Gatwick Airport

Gatwick Airport Review

Our Rating : 3 out of 5

Over the years we have seen Gatwick Airport change and develop. We do not rate it as one of the best in the world but, when it is not busy, it is a perfectly acceptable airport.

The problem is that it can be very busy and will take considerable time to pass through security. Add to that the long walks to many gates and the whole experience can become a big rush. So, if travelling at peak times, allow plenty of time.

Gatwick Airport

flickr image by Blowing Puffer Fish

A big plus for Gatwick is the ease to reach London on the Gatwick Express, which terminates at Victoria Station. Gatwick Airport is the sensible choice for any places to the south of London, with regular trains to towns like Brighton.

London Gatwick, the old name, is the second largest London airport; the main one being Heathrow, to the west of London. Gatwick Airport is connected to Heathrow Airport by a high frequency bus service, but the journey takes at least an hour and often longer with the heavy traffic congestion on the M25 motorway.

The airport that relies on just one runway, making it the busiest, single runway operation in the world. This can lead to delays with air traffic control and a reasonable chance that your flight be delayed, with time being spent sitting in your aeroplane on the tarmac waiting for a take-off slot.

Gatwick Airport

flickr image by TFDuesing

There are two terminals, North and South, connected by a monorail system, which runs every few minutes. Technically it is not a monorail, as it has two concrete tracks but everyone calls it that!

Gatwick is well used by charter airlines and is a main hub for Aer Lingus, British Airways, EasyJet, Flybe and Virgin Atlantic, amongst others.

The airport is accessed from the M23, which goes to the M25 in the north and towards Brighton in the south.

Car parking can be a problem as there are not enough spaces. So, if you want long term parking, do book ahead or use public transport to reach the airport, which is what the authorities are trying to encourage. The train station connects with many locations, not just southern towns. National Express coaches, together with other bus companies, have routes and connections to many towns around the nation.

The National Cycle Network connects to Gatwick Airport using route 21, with traffic-free cycling to Horley and southwards to Crawley.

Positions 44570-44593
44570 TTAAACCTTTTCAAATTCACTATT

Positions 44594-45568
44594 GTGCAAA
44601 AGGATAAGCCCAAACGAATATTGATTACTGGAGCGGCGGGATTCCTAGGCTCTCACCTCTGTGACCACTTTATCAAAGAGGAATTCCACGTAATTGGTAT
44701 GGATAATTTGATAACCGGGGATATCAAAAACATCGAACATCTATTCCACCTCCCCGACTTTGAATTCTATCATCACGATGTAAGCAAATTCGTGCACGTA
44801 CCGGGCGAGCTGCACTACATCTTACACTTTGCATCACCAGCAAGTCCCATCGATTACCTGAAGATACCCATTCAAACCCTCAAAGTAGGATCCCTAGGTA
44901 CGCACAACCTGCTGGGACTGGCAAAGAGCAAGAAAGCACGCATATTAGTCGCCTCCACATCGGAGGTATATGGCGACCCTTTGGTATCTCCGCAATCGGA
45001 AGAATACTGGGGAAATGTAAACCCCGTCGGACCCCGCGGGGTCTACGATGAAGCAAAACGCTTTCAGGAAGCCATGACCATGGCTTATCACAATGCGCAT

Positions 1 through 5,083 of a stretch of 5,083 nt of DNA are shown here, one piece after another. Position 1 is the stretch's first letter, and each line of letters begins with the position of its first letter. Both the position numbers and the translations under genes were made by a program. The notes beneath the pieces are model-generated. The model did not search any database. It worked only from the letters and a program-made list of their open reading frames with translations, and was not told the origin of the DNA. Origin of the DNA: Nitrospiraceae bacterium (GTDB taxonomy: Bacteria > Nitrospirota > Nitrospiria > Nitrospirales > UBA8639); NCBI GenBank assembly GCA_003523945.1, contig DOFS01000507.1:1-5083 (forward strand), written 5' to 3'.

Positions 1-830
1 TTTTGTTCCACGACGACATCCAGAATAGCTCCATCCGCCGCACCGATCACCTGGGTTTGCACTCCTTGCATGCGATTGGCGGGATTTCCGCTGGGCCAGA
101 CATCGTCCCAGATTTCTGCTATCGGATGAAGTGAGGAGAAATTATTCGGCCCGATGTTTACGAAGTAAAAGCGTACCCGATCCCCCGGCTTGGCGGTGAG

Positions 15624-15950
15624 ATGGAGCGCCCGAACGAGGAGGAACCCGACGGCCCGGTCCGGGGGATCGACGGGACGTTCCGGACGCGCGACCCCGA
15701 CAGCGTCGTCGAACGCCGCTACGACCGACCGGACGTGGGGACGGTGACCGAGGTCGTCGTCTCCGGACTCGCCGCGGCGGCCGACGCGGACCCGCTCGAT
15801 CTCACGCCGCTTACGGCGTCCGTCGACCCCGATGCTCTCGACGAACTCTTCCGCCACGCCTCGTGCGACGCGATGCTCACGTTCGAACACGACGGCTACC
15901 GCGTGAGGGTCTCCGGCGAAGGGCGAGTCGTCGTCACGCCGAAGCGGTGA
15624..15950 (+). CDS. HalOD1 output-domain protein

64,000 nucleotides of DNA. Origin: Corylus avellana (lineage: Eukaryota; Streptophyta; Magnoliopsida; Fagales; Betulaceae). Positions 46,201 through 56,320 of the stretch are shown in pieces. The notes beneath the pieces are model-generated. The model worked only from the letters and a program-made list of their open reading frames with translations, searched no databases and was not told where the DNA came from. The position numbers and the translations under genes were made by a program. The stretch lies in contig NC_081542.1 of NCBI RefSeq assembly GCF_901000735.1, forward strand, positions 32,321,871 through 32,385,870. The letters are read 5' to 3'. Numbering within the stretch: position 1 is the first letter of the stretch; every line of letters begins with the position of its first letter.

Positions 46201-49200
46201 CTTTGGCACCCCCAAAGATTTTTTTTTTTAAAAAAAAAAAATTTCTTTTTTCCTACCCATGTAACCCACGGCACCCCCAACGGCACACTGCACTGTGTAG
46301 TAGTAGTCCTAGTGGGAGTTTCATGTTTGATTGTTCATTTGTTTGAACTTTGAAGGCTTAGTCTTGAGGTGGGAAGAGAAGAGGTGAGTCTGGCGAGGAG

There are chapels and prayer rooms in the South Terminal, on the ‘landside’ (i.e. before security), near Caffè Nero on the third level, and in the North Terminal, on the ‘landside’, beside International Arrivals on the ground level.

Dedicated lounges and meeting points are available for passengers who have booked special needs assistance.

Free wi-fi is available at MacDonald’s in the South Terminal, airside (after security). There are also pay-to-use Internet kiosks spread around in various locations.

Shops are everywhere, which means there is not much spare seating but plenty to buy. Good options are the electrical shops, which offer real discounts as compared to the high street sales being only VAT free.

For passengers in transit, there are a number of hotels, including the Hilton at the South Terminal and Sofitel at the North Terminal. Close by, but connected by transfer bus, are the Holiday Inn, Mercure Airport Hotel, Travelodge and Premier Inn.

There are a vast number of places to drink and eat, including plenty of low cost burger and sandwich outlets.

Showers are at the Gatwick Family Lounge, which is on the airside in the South Terminal.

To keep the kids busy, GameGrid has entertainment arcades both airside and landside, with air hockey, table football and computer games.

Luggage storage is available in the arrivals area.

All of the usual public toilets, telephones, bureaux de change and post boxes, etc., are available throughout the two terminals.

(Image credit : uggboy/Flickr)

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